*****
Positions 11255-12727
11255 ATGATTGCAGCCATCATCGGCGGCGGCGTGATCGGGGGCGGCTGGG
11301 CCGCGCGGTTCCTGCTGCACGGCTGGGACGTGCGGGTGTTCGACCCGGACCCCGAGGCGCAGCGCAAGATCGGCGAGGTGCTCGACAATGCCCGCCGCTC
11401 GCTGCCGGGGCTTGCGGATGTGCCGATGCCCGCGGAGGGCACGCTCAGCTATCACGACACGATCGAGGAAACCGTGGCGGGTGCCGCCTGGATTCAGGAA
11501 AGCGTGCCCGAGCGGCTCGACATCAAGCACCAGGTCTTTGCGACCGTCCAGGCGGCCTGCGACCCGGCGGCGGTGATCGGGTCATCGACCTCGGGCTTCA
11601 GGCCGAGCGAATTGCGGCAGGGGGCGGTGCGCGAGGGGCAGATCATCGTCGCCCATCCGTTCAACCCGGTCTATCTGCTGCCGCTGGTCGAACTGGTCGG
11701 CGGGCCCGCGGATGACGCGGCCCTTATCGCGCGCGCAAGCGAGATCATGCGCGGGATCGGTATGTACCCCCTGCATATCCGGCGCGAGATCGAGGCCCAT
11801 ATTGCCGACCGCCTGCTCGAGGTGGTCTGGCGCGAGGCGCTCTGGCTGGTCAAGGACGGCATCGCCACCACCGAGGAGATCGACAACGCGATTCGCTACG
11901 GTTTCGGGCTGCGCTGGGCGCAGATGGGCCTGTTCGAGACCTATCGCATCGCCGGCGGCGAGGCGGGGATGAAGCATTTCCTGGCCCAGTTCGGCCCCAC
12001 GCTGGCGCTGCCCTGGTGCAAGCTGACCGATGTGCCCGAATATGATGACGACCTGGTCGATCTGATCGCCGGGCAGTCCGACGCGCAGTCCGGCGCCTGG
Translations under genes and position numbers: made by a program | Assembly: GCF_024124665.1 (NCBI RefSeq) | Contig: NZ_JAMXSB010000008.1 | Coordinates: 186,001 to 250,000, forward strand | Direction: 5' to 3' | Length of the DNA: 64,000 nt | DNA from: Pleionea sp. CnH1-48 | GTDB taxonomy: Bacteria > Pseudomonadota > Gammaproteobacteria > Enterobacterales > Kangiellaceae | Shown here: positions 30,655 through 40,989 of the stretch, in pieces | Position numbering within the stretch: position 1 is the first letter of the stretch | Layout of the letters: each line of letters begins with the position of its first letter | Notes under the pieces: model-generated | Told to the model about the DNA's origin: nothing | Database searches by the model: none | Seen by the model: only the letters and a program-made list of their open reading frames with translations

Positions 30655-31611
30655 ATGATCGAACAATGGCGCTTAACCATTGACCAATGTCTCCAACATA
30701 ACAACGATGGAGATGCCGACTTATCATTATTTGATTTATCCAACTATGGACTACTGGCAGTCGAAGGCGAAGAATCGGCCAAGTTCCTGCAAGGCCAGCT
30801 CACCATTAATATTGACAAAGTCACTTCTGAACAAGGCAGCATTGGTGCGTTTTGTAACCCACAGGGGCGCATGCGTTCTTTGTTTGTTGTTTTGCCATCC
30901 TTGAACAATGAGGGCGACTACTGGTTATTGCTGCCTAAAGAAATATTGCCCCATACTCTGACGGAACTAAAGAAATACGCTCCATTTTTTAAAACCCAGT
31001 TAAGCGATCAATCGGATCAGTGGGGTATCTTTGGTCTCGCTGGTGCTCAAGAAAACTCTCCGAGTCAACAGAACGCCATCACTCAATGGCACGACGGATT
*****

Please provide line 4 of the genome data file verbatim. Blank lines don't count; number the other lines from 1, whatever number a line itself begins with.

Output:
11401 GCTGCCGGGGCTTGCGGATGTGCCGATGCCCGCGGAGGGCACGCTCAGCTATCACGACACGATCGAGGAAACCGTGGCGGGTGCCGCCTGGATTCAGGAA